Making sure all is sound with global education

The Global Education program at PLC Sydney is a significant undertaking.

Parents are aware that out of each Year 10 cohort about 70 students go on exchange for six weeks to one of our sister schools, that we send about 60 students on Service Learning trips, and that we hold various curricular and co-curricular tours.

The Global Education program also provides significant opportunities for our students to connect with the world. For example:

  1. Each year we host about 70 students from countries around the world. We have the joy of sharing our playground with the world.
  2. Visiting teachers and principals come to us each year, sharing their knowledge with us.
  3. Remember our 125 Year Anniversary. Our sister schools from Germany, Japan and China joined us. What a joy it was to see them perform! Earlier this year some of our musicians went to Japan to perform at their anniversary. These reciprocal relations matter.
  4. Our Global Perspectives class in Year 10 interacts with students from our sister schools.
  5. We can offer post-school options like the fashion course in Florence because of our connections.

Safety is, of course, paramount in such a program. I would like parents to be aware of the lengths we go to to 'get it right'. Take, for instance, our decision to send students to Brazil for the first time this year. In selecting this school as our sister school, we:

  1. Found a school (Bom Jesus School in Joinville) with a ten year history of successful exchange with one of our other sister schools. Joinville has been identified as one of the safest cities in South America.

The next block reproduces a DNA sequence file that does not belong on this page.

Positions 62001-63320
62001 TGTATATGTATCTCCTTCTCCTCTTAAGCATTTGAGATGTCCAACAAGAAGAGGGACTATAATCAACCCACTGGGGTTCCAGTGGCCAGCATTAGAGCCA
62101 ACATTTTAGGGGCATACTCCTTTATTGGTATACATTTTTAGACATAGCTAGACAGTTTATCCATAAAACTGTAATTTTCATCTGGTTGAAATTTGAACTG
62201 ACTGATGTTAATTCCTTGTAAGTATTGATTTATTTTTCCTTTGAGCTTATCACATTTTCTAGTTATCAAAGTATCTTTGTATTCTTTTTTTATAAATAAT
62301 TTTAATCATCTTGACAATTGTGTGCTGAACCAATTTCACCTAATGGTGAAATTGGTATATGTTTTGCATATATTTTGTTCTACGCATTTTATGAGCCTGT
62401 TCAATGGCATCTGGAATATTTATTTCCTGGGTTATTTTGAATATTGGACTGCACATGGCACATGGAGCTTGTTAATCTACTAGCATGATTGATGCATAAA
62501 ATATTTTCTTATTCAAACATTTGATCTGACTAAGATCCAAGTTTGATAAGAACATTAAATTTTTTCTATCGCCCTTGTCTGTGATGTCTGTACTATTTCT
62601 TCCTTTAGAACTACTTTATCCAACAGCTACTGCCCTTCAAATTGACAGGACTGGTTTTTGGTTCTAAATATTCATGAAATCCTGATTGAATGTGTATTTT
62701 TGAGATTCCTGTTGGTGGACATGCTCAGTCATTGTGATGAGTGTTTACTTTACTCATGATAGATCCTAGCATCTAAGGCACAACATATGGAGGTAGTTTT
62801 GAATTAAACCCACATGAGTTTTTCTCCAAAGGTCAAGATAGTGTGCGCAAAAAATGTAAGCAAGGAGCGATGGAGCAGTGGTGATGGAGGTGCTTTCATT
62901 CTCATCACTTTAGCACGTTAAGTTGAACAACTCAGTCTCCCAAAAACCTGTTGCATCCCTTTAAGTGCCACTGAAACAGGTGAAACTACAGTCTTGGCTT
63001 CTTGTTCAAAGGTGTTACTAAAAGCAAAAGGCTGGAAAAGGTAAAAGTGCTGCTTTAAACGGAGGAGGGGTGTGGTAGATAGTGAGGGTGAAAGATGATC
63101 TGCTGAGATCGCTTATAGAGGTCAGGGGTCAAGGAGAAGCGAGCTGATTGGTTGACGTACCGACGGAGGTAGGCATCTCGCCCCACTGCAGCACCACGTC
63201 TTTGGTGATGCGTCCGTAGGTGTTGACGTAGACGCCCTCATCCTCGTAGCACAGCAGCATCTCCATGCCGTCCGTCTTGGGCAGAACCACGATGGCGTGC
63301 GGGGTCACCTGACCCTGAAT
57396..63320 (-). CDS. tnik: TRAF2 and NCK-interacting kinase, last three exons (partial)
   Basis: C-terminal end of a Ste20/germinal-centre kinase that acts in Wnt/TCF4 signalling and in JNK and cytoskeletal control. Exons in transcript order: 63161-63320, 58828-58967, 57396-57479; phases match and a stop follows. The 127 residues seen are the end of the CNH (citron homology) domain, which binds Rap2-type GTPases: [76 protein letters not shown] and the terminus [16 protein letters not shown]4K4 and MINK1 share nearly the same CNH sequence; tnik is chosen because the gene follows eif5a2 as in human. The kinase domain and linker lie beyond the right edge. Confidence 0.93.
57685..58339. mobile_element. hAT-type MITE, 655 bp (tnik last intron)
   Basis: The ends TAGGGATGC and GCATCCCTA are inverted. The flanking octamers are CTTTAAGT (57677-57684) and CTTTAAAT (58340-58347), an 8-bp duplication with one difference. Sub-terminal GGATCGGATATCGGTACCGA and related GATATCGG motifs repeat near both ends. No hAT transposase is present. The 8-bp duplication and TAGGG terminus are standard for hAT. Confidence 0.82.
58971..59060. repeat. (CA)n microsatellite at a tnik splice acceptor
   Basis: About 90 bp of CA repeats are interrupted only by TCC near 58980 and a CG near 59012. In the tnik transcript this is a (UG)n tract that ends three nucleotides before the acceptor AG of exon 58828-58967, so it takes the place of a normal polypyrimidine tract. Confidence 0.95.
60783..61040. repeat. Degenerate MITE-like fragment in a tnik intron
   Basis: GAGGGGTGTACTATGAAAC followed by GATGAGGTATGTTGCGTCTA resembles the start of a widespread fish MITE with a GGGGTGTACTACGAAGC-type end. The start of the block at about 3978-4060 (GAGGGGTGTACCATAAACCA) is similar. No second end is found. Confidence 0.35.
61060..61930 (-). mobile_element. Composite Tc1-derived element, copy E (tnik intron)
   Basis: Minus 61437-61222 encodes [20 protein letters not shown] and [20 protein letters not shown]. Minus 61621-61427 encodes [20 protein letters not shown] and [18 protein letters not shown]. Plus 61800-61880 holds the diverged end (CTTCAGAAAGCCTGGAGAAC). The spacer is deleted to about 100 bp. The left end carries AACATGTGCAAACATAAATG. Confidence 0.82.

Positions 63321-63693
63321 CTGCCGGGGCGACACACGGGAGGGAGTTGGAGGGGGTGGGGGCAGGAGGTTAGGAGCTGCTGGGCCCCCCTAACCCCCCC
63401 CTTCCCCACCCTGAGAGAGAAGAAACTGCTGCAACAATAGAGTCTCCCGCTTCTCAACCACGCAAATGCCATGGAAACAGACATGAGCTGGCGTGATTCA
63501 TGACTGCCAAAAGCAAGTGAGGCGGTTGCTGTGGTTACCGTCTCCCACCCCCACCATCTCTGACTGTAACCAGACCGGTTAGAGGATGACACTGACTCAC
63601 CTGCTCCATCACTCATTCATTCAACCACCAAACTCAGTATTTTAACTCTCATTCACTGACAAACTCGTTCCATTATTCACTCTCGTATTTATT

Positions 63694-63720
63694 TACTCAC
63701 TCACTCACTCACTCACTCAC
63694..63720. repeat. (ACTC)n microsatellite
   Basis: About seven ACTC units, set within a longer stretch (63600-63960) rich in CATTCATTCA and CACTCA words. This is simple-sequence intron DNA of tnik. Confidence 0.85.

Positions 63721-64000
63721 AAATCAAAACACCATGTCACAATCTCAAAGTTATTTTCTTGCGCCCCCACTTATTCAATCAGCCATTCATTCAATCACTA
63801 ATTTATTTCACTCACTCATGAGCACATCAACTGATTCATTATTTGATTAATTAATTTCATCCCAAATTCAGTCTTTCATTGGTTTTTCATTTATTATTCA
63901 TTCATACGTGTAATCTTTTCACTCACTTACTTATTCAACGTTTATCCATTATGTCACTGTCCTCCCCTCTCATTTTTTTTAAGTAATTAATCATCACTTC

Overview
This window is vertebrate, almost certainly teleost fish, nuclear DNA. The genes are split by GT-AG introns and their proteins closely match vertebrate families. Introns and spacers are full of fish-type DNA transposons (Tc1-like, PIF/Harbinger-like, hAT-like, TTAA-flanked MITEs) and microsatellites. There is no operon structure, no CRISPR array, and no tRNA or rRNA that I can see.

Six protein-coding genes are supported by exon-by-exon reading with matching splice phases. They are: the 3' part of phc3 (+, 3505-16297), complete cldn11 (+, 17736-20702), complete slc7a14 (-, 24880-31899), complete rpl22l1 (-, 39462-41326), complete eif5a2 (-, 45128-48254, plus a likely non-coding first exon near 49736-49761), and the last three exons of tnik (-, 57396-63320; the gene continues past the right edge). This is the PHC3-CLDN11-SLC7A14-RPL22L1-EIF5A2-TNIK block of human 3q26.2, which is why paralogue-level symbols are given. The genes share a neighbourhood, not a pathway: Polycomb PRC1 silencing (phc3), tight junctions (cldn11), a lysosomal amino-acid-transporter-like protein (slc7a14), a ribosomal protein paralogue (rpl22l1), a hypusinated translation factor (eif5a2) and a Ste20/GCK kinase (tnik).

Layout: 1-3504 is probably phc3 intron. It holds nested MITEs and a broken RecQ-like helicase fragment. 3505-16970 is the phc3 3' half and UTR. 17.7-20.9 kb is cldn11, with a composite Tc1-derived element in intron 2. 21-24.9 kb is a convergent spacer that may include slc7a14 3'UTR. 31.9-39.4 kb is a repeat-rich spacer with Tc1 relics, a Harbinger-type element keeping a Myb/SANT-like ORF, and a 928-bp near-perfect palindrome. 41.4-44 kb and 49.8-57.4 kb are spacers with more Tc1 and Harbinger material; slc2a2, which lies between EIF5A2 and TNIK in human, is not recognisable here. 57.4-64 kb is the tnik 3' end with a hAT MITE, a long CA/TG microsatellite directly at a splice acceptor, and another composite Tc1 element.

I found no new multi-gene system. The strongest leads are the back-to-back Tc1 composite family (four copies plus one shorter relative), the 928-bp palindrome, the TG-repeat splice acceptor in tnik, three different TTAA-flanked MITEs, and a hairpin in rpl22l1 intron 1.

2. Sent our Head of Global Education with two experienced exchange students to test out the school in the year before exchange took place. They undertook a mock exchange in our October holiday period and wrote full reports on their experiences. Ms Brewer completed a full risk assessment.
  3. After clearing the venue, we sent a teacher over with the first group of students.
  4. I have just brought them home. This enabled me to check all systems are in place and that travel arrangements are sound. It also enabled me to meet the principal and to forge a positive bond.
  5. We continue to build relations and to enjoy the benefits of exchange through email and phone contact.

Exchange is about giving students the opportunity to learn independence so it is inevitable that they will make the occasional mistake. Our role is to have the foundations right.

Recently I was asked to speak at the National Conference of Principals of Independent Schools on our program, such is the regard in which it is held. One thing I explained was the need for excellent relationships and risk assessments. Our students benefit from this careful planning.

Dr Paul Burgis
Principal

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